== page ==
CARROLL PLANTATION, Maine — First Wind of Massachusetts is collecting data on Bowers Mountain wind conditions as a first step toward possibly erecting an industrial wind-to-energy site near the 1,127-foot summit, company officials said Tuesday.

The state’s largest industrial wind power producer placed three test towers on the site, two in November and one in December. Company officials will meet town leaders and residents on Feb. 8 and outline what their plans might be, spokesman John Lamontagne said.

“The data we get from those towers is critical to us deciding whether we want to locate a project there,” Lamontagne said Tuesday. “It is close to the proposed Rollins Mountain project, so that is a plus. We have had good relations with folks in that area.”

Topographical maps place Bowers about two miles south of Route 6, about 10 miles east of Lee and 16 miles east of Lincoln near the boundary line between Penobscot and Washington counties.

The Rollins Mountain project is a proposed $130 million, 40-turbine industrial wind site on nearby Rollins Mountain, a range of ridgelines in Burlington, Lee, Lincoln and Winn that has received Maine Department of Environmental Protection and U.S. Army Corps of Engineers approvals.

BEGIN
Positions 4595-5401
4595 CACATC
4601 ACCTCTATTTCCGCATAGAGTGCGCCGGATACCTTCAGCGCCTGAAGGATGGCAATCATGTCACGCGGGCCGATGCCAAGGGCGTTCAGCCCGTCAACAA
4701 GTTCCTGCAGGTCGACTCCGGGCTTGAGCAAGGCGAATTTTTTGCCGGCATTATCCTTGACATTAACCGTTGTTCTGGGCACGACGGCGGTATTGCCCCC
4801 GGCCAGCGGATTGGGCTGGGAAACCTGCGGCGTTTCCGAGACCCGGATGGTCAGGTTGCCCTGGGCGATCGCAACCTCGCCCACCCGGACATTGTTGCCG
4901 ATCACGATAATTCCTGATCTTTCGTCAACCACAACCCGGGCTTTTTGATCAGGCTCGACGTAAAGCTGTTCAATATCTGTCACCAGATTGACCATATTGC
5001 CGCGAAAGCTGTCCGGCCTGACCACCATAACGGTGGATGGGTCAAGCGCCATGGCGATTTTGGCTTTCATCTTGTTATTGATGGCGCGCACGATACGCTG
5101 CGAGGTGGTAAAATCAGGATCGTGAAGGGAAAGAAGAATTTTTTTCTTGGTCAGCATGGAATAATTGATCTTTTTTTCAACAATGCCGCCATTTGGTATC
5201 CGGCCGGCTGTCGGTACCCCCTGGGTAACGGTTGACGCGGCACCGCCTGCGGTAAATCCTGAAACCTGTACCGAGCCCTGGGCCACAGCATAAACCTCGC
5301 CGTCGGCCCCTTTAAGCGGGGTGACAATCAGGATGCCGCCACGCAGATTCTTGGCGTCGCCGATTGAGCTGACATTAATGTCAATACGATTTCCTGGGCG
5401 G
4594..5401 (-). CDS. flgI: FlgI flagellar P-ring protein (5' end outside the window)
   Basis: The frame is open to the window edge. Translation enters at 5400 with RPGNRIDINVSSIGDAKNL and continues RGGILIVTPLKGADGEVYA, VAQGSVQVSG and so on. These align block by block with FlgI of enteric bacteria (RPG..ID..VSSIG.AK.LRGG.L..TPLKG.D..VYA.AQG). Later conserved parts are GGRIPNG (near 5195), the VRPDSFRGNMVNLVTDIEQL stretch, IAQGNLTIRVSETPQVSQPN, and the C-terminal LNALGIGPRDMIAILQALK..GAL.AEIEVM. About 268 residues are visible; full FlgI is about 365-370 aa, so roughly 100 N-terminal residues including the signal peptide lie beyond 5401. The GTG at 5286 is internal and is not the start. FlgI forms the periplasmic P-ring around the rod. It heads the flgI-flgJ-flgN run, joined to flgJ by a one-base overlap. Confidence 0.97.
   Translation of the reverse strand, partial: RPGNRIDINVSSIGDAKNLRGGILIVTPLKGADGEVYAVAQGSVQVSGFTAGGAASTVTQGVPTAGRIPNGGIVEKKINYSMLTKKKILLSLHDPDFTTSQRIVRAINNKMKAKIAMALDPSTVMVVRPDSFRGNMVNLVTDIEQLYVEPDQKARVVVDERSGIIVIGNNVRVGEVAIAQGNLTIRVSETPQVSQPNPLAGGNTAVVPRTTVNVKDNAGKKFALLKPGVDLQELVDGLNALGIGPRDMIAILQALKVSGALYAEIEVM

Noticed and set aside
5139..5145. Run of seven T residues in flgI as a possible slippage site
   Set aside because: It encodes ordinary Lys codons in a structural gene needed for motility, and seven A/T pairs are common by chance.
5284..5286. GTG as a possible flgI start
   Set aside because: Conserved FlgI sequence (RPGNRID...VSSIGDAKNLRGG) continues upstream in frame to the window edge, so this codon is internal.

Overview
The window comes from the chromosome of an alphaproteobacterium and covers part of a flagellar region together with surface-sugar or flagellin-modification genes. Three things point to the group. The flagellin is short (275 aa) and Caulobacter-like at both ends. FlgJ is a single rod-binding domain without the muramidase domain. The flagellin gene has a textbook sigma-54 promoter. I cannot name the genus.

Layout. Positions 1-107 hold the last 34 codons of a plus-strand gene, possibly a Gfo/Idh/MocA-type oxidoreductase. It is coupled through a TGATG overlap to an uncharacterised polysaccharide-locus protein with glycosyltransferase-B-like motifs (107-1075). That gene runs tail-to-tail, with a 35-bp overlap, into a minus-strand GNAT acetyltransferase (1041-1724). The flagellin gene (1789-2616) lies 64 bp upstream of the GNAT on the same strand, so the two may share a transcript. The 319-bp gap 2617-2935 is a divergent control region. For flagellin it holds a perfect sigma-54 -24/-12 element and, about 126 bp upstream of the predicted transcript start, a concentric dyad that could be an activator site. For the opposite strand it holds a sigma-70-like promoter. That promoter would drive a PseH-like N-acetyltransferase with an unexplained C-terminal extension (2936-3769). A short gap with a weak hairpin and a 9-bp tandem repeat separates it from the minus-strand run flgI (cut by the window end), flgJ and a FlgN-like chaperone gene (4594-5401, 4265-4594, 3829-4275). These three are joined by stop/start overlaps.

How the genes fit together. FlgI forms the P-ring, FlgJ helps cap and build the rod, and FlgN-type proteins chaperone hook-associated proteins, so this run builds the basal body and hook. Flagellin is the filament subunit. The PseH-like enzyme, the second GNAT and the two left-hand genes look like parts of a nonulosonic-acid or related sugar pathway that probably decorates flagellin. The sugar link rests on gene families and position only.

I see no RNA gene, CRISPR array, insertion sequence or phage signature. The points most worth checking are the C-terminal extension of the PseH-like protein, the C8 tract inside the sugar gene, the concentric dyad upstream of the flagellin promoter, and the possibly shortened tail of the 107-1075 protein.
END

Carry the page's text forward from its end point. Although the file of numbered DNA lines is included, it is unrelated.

The Friends of Lincoln Lakes residents group has an appeal of the DEP permit pending in the Maine State Supreme Court. The court will hear arguments in Portland at 1:45 p.m. Feb. 10.

The attorney representing the friends, Lynne Williams of Bar Harbor, also represents a group of Bowers Mountain-area residents that might oppose any Bowers Mountain development, she said recently.

“We have the luxury of being witness to this from the very beginning,” Williams said.

Williams and the residents will work to ensure that any Bowers project gets thoroughly reviewed, she said.

Beyond the meeting and data collection, First Wind has no immediate plans for Bowers, Lamontagne said. He said he was unsure how many landowners in the area had agreed to allow wind turbines on their properties if the testing proves successful.

“We haven’t decided, basically, on what we are going to do there, so I don’t have the details as how big a project it might be,” he said. “When you build a project, you have to collect many months of wind data to see whether a project can be sustained. This is fairly early in the process.

“It would not be something we would be building in 2010, that’s for sure,” he added.

With headquarters in Boston, First Wind operates the 42-megawatt Mars Hill and the 57-megawatt Stetson Mountain sites. Construction of the 26-megawatt Stetson II project will be completed this spring, while DEP approved the proposed 51-megawatt Oakfield project on Jan. 22.